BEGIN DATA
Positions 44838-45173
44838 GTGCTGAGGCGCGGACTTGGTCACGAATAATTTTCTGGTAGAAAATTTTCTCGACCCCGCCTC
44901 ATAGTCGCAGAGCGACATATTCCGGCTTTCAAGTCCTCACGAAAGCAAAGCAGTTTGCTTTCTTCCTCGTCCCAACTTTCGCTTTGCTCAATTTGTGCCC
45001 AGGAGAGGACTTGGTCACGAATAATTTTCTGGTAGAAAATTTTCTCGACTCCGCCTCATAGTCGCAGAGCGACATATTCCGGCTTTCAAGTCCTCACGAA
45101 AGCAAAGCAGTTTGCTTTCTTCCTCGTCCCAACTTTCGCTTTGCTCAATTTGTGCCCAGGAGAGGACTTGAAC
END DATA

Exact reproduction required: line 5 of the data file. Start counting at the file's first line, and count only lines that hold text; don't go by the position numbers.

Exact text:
45101 AGCAAAGCAGTTTGCTTTCTTCCTCGTCCCAACTTTCGCTTTGCTCAATTTGTGCCCAGGAGAGGACTTGAAC